Tom Zoellner is the author of four previous nonfiction books, including Uranium, winner of the 2011 American Institute of Physics Science Writing Award. He is an Associate Professor at Chapman University and lives in downtown Los Angeles.
A revelatory, entertaining account of the world’s most indispensable mode of transportation
Tom Zoellner loves trains with a ferocious passion. In his new book he chronicles the innovation and sociological impact of the railway technology that changed the world, and could very well change it again.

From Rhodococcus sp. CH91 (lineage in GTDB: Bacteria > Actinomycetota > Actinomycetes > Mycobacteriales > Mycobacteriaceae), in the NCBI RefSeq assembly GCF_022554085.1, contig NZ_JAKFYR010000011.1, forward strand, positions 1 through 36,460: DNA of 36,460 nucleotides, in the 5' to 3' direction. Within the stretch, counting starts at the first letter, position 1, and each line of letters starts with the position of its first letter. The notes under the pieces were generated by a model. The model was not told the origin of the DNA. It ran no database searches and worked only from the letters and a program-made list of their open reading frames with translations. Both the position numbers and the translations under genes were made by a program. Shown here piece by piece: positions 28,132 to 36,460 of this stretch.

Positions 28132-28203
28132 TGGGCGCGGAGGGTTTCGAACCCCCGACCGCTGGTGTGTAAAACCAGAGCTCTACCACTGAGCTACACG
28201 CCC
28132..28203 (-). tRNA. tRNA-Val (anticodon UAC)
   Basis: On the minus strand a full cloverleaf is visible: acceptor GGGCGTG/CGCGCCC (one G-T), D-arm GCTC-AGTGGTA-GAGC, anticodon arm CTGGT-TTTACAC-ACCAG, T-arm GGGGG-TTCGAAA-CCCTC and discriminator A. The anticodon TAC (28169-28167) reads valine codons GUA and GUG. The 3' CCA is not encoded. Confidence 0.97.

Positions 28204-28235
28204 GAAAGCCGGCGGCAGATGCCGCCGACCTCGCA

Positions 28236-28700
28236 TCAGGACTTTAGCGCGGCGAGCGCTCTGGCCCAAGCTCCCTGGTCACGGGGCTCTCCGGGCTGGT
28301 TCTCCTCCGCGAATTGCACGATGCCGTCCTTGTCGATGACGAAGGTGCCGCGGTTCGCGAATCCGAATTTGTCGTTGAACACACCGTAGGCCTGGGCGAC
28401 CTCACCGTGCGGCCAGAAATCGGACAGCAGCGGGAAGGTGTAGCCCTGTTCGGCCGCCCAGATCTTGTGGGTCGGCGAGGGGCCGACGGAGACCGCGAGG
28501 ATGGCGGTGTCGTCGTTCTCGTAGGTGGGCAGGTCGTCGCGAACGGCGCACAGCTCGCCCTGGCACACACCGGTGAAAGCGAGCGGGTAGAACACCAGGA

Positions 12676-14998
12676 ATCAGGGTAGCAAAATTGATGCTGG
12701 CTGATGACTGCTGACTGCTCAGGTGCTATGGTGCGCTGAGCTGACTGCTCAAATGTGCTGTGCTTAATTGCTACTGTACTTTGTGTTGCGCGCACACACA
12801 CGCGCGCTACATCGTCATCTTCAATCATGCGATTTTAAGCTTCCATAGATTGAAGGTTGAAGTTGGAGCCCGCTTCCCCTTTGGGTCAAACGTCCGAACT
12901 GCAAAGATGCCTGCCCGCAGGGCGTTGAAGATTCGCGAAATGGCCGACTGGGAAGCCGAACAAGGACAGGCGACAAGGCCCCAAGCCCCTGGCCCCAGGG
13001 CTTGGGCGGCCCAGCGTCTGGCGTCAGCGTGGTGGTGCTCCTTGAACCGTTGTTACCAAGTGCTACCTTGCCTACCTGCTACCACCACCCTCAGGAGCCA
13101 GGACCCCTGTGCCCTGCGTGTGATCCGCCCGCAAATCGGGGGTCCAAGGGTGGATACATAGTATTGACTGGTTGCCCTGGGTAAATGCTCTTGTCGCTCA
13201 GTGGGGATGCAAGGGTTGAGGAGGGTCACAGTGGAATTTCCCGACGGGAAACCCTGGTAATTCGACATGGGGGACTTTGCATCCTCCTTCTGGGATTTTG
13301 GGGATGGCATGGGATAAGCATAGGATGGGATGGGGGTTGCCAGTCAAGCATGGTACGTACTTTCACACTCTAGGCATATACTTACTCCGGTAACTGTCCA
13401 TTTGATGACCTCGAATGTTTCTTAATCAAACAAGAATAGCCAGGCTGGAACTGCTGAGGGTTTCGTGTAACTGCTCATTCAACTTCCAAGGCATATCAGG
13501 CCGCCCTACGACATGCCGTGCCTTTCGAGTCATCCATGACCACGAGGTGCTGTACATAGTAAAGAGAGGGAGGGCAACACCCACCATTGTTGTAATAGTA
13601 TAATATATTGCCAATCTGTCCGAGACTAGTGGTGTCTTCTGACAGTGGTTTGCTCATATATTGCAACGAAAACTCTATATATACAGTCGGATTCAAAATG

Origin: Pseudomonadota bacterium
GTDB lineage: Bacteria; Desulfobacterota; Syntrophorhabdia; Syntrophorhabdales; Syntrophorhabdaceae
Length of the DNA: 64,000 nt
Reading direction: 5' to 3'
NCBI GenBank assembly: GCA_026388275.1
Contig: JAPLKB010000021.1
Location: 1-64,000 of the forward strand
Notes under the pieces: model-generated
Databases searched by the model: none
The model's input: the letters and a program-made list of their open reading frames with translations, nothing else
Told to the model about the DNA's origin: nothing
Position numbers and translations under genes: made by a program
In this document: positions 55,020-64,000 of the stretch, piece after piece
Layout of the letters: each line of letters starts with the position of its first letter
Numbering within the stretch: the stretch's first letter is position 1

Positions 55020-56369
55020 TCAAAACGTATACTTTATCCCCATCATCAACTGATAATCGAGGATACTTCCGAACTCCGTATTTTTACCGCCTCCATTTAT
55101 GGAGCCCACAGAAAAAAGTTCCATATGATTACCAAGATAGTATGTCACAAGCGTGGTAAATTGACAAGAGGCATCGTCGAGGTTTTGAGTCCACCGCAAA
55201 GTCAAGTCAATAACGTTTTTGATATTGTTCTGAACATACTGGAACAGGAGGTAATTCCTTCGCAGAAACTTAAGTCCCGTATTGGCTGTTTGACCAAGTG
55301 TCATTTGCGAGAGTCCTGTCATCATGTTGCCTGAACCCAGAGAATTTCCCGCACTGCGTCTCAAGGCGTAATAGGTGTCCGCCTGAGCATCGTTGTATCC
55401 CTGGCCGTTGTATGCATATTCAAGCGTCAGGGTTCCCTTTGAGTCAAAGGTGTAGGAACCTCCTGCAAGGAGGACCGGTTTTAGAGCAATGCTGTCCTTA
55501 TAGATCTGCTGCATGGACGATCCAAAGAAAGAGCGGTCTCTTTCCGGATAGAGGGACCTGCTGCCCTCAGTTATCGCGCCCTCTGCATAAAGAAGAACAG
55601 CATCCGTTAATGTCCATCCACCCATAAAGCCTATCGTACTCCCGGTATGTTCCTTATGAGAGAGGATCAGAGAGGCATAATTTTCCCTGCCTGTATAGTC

From the frigid trans-Siberian railroad to the antiquated Indian Railways to the futuristic MagLev trains, Zoellner offers a stirring story of man’s relationship with trains. Zoellner examines both the mechanics of the rails and their engines and how they helped societies evolve. Not only do trains transport people and goods in an efficient manner, but they also reduce pollution and dependency upon oil. Zoellner also considers America’s culture of ambivalence to mass transit, using the perpetually stalled line between Los Angeles and San Francisco as a case study in bureaucracy and public indifference.
Train presents both an entertaining history of railway travel around the world while offering a serious and impassioned case for the future of train travel.